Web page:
Also: Happy Birthday, Euler!
(you savvy folks will find the easter egg that tells you how I pronounce this.)
Yea, subtle. Really subtle. And yes, I have been tainted by too many physicists.
Oh, i see..well i mean, I psee :D
I say “psee” but I’m Dutch and this is how I learned it in grammar school. What does that make me? :-)
I say psigh, which I guess means that I’ve been tainted by pretentious physicists.
Is that boy on a stick saying psi?
“Sigh” isn’t just corrupted by physicists, it’s also corrupted by Classics (Ancient Greek) teachers. Having taken a year of the language in high school, that’s how I end up saying it, though now I see the light.
I think my Calculus III professor said either ‘sigh’ or ‘see’, but I can’t remember which, and his accent (Indian) didn’t help my chances of remembering.
I often hear ‘p-sigh’ (mostly from non-native English speakers), and I pronounce it that way myself.
Other: psigh. I’m an English speaker, but my first regular encounters with the letter were through a German-speaking lecturer. Does that help my case?
“Sigh” is also used by those of us who say “pie” and want to be consistent.
Pussy, for us horny bastards
I call it scary-pitchfork-thing
Serif is ‘sigh’ and sans serif is ‘see’ for me. I suppose the distinction is lost on the listener when I don’t point it out, but this way I get a laugh when there are a bunch of /phi’s.
This easter egg is a little too subtle. Can haz hint? Is it related to the missing 961??
Hugh Hamilton, who taught me diff. eqs. and the first half of ad. calc., always said, “Psee” as that let him describe solving diff. eqs. as,”Deep sea fishing.”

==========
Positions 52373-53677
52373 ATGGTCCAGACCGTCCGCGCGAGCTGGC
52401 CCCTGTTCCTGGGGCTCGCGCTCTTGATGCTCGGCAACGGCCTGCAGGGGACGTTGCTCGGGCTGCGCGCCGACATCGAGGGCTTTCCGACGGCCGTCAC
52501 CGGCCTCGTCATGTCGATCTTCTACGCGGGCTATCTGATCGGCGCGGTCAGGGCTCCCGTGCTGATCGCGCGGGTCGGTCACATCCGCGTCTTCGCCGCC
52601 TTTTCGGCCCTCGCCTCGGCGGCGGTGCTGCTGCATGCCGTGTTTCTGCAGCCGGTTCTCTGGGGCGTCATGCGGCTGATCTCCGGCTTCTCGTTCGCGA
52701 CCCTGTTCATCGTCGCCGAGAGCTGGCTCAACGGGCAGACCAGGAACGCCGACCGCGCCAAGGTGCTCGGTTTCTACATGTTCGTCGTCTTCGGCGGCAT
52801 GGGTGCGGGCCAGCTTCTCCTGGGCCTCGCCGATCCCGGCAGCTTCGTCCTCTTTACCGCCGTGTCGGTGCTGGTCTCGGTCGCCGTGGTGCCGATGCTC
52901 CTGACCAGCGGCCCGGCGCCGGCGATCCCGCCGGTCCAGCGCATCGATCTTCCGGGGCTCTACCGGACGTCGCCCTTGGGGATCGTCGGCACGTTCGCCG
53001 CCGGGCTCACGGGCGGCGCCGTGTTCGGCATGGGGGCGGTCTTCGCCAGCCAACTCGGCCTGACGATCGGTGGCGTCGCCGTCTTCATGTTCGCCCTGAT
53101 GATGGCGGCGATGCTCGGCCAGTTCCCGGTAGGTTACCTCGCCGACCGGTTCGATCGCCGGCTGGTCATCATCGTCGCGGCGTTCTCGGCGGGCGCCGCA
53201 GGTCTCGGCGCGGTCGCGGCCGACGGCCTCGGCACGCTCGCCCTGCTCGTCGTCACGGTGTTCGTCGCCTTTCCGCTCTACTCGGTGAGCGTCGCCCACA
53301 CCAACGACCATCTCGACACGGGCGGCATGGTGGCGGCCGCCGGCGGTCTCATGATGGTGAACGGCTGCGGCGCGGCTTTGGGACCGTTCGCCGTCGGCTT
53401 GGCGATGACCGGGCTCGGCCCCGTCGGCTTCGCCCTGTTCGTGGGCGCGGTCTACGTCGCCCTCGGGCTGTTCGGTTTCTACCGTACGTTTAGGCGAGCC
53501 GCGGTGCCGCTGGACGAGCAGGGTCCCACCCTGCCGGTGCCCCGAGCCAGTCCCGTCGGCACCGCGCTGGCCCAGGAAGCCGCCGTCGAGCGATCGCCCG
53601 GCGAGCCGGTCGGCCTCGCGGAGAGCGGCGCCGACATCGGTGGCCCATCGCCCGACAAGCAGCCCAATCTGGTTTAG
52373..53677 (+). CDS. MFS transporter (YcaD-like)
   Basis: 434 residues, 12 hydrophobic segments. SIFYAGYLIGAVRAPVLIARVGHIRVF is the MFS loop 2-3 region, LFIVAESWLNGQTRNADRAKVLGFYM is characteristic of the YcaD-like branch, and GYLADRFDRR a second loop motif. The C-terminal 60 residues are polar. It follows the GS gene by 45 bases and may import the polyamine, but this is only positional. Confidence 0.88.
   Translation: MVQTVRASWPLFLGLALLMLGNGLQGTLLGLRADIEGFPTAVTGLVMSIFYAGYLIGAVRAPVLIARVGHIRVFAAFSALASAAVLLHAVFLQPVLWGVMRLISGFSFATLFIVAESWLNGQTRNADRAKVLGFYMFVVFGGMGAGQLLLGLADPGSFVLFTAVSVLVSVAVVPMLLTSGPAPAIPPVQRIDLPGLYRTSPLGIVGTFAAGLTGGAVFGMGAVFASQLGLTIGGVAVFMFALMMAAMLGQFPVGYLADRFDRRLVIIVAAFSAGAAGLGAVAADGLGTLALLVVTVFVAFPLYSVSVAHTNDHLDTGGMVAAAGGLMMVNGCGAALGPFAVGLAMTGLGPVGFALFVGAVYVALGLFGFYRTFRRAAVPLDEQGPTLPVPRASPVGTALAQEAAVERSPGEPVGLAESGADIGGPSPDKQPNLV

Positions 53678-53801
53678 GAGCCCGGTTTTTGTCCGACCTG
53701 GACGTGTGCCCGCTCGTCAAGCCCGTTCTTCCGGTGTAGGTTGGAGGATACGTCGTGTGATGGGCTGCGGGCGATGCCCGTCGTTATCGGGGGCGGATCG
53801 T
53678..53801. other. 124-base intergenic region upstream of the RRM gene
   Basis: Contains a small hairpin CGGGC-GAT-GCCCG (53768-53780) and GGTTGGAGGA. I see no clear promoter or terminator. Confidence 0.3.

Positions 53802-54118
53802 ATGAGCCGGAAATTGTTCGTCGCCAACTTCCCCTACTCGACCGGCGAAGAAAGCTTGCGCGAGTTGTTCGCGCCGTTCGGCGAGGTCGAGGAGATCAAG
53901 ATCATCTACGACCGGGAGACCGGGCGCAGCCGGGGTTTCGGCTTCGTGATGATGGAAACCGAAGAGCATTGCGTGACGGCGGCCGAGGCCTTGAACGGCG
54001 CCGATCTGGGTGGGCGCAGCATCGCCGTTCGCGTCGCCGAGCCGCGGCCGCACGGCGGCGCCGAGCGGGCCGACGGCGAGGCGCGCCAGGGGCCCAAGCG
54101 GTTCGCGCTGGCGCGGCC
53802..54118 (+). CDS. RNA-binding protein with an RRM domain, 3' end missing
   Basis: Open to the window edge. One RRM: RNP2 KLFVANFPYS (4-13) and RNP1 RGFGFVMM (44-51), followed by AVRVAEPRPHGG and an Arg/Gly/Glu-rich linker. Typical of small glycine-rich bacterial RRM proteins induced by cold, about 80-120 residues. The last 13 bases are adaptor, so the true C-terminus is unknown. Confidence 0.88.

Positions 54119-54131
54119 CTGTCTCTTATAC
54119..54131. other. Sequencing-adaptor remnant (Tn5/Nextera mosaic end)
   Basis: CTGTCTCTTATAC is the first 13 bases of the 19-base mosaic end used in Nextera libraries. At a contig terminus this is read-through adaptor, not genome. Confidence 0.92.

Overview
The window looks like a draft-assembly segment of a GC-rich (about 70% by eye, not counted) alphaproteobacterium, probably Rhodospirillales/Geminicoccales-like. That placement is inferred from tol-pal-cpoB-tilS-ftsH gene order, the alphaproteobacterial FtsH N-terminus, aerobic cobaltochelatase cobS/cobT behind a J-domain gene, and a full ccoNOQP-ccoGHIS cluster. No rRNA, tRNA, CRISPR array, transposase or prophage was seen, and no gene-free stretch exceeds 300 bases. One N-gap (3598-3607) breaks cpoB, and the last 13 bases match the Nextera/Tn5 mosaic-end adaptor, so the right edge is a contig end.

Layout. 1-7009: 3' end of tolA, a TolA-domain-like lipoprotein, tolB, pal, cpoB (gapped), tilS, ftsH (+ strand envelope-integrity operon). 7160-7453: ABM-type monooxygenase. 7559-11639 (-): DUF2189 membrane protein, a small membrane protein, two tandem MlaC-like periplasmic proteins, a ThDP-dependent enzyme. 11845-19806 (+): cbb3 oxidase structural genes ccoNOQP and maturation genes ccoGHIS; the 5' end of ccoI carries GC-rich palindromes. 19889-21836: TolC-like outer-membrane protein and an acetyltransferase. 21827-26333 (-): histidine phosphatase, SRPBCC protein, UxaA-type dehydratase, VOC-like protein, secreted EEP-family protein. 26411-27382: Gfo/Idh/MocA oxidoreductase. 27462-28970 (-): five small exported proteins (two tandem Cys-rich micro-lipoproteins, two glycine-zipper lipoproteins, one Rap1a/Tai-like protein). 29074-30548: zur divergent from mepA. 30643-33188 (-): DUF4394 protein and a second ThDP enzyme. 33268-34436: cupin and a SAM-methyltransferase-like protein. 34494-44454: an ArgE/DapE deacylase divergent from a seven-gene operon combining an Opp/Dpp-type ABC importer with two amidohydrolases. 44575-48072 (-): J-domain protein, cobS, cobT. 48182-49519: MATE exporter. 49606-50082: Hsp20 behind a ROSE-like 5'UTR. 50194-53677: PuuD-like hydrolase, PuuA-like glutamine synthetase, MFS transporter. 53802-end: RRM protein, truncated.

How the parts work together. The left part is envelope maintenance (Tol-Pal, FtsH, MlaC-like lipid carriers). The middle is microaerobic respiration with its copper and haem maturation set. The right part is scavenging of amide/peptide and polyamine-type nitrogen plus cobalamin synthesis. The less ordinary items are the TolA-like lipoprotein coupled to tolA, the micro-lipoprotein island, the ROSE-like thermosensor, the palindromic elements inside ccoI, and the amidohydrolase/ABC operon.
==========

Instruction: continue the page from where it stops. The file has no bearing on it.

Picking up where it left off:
I actually say ‘psigh’ or ‘psee,’ depending on what other letters are around it. My meager understanding of Greek has led me to believe that those letters, like phi, as well, are pronounced dependant on whether or not the previous letter is a vowel or not. For example, the phi in the fraternity phi-beta-kappa is pronounced ‘figh,’ but the phi in the sorority alpha-phi is pronounced ‘fee,’ because it’s preceded by a vowel.
Adding the ‘p-’ on the front of the word isn’t just pretention; it’s to distinguish the letter from the words sigh and see.
I also say “p’sigh.” And I’m a physicist. But most of my teachers have been non-American, so maybe that’s affected how I say it.
I wish I said “backslash pee ess ai”.
@Eli @Eric Yeah, from dealing with teachers, in class I will say”psigh,” though outside of class I tend to say “see.” does that make me tainted by pretentious physicists?
Also, awww, someone said it before I had. Fail.
I always say p-sigh, and that was my greek master at school. His mnemonic for those 3 double letters at the end of the greek alphabet being fish and chips.
I’m a brit, if that’s any help
I say Quake! Gamer :P
I linked to this cartoon from http://www.abstractmath.org/MM/MMAlphabets.htm#psi
I say pitchfork. Sometimes I also say ‘cup’ when the script has heavy serifs.
I say “thingie” :(
Imagine Leo lecturing at university on quantum mechanics; “Now ket thingie can be defined in a finite dimensional paradigm as the sum of the…” Quite singular.
In health care, we use that symbol as an abbreviation to refer to psychiatry. In general, if it was written in someone’s chart, it would be read “psych.”
hehe. people getting defensive about the psee being pretentious clearly didn’t see the easter egg ^_^
Or maybe it’s not nice to be called pretentious even if we did see it. Maybe THAT.
Psigh as well, but that’s because I’ve spent too much time learning quantum mechanics. Interestingly enough, I say “fee” for \phi
“wavefunction” (when doing physics)
What would you say about the people that call it “Trident”? I’ve run into enough of this type…
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